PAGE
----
Success in sales is based on giving the buyer what they need. Likewise, when you’re searching for a new job – do some research, know your customer, and give them what they need in order to achieve success.
Are you a natural sales person? Or do you, like many people, find it hard to sell your skills and expertise effectively? Would you like some assistance from a professional Resume Writer to develop a job application that clearly and honestly articulates the value you could bring in a role? If so, please see our Resume, Cover Letter and Selection Criteria Writing services here.
It’s hard to believe that we are already one month into the New Year. How are you going with your new year’s resolutions? Did you make any career related resolutions or goals for 2014? If you are planning to secure a new job this year, have you started strategising? With unemployment set to rise even further this year, a structured approach will help you achieve your goals.
If you are anything like me, the New Year always represents new starts. I clean out my pantry, tidy my office, cull my wardrobe, think about new projects I’d like to work on, ramp up my exercise, and generally spring clean my life to start the year afresh. I think most people start to feel jaded towards the end of the year and if you were lucky enough to have a break over the Christmas/New Year period without too much running around, you may have been thinking about making some changes in your career for 2014.
If so, you need to start planning in order to make that happen. In the November newsletter, we provided six tips to take charge of your career in 2014 (you can read that article here) so this month we’d like to focus on the ‘change’ and ‘research’ parts of those tips. Making resolutions is a great first step, however now you need to strategise to ensure you achieve success. Follow these 3 simple steps to get started:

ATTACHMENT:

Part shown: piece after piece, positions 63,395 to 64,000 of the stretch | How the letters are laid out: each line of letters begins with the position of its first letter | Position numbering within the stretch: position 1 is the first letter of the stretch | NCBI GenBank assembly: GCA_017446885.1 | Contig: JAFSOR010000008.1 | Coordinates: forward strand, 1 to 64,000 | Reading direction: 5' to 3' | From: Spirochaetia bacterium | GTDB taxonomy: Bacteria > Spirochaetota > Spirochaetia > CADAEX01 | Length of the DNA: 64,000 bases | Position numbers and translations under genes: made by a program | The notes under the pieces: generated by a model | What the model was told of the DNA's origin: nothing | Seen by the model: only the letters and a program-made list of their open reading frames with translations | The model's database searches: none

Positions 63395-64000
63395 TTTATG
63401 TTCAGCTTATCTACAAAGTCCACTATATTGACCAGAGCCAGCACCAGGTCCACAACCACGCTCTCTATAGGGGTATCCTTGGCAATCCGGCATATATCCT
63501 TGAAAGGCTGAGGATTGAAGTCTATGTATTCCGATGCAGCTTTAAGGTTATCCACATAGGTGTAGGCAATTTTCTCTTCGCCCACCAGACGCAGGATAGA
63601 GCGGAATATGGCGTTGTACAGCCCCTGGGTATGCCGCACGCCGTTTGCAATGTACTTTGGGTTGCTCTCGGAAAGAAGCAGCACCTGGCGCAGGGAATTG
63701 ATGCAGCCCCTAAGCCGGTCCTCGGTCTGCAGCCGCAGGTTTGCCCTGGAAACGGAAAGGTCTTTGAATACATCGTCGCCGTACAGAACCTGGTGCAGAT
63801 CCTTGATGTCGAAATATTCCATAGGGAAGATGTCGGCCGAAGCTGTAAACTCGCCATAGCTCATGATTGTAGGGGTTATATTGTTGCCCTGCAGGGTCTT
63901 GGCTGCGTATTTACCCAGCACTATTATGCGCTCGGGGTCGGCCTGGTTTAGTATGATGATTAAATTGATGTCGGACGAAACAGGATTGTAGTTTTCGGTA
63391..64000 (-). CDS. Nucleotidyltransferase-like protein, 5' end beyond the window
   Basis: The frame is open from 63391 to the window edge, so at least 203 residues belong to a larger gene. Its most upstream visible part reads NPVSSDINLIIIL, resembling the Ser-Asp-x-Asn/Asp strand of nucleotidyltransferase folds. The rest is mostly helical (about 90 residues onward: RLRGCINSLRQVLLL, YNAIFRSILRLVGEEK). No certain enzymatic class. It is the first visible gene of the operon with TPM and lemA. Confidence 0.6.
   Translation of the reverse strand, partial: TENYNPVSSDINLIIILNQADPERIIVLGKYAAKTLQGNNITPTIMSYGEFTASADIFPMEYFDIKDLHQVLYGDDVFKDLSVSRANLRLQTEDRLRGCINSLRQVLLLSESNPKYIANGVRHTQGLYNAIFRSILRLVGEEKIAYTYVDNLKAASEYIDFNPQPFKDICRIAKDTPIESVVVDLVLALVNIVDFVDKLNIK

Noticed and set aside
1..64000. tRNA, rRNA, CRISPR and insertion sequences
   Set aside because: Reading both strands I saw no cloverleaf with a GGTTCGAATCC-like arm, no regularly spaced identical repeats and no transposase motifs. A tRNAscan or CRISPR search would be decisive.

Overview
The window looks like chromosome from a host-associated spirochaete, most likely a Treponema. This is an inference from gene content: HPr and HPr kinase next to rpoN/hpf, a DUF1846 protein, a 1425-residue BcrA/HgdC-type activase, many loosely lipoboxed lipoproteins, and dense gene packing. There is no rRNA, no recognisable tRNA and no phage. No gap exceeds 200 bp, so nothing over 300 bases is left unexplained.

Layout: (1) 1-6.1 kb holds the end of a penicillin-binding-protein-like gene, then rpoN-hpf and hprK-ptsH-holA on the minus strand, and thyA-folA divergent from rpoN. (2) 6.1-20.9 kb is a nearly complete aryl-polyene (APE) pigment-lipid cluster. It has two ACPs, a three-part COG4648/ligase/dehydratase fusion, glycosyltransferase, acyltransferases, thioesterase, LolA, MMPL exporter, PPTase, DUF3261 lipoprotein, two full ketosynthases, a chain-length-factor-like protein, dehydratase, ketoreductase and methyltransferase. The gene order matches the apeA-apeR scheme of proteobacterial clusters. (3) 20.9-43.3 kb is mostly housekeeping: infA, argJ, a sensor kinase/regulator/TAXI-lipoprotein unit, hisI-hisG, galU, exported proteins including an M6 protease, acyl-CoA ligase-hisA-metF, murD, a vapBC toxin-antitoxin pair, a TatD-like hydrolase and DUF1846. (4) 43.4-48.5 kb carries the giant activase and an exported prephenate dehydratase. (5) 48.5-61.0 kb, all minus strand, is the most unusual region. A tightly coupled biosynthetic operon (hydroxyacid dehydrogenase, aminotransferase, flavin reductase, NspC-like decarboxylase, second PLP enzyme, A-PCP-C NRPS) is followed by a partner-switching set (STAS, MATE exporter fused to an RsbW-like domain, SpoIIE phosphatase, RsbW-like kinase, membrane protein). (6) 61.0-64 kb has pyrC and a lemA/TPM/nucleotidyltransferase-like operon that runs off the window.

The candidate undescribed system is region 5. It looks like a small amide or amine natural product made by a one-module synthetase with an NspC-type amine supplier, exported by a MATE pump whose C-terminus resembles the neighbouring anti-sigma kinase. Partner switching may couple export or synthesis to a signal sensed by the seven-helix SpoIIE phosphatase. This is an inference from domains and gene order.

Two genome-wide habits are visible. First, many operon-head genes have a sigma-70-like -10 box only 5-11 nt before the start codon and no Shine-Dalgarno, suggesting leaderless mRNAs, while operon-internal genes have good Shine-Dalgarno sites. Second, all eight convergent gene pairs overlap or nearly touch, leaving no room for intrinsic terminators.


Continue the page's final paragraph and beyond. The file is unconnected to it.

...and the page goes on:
1. Ask Yourself Why You Want to Change Jobs? – start by making a list of all the pros and cons of your current role and write them all down. Writing it down really helps. As a chronic list writer my entire life (anything and everything goes on a list), surprisingly, I was never an advocate of writing down my goals, or strategising in written format when trying to solve a problem. However in recent years, I have done a complete about face. Writing down what’s in your mind really does help clarify and further develop it. Often, when you undertake this exercise, you actually find that there are more pros than cons. Perhaps you have been focusing on the negatives, when in fact there are more positives that you should be enjoying. Or perhaps it just confirms what you originally thought – that there are in fact more negatives! Either way, this process helps you move forward with your goal.
2. Find the Ideal Job – sounds difficult right but bear with me. This is meant to be a simple exercise and something I ask all my clients to do. I get them to show me their perfect job. Many people simply cannot articulate this when asked. If you are not sure which career path to take, you may need to seek the advice of a qualified Career Counsellor. However, if you have a good idea where your strengths lie, simply jump online and start researching. Go to Seek, MyCareer or any one of the industry specific job search sites and look for your perfect job. Ideally, you’ll want to find more than one. Don’t worry about geography at this stage, just find that perfect role. Study the ads and/or job descriptions and write down all the key skills, experience, education, qualifications and training that is required. Highlight where you are lacking at the moment.
3. Make a Plan – based on your research, you should now be able to write a list of areas where you are lacking. This forms the basis of your ‘things to do to get to where you need to be’. At this stage, it may seem daunting, but again just stay with me, by writing down all the areas you are lacking and identifying what you need to do to develop that skill or area of expertise, you will be starting to develop your plan. The path to developing new skills and expertise could be as easy as taking on new responsibilities and tasks in your current role to starting some form of study. It also includes other tasks such as completing short courses, networking both inside and outside of your company, offering to help a colleague with a project, or doing some volunteer work.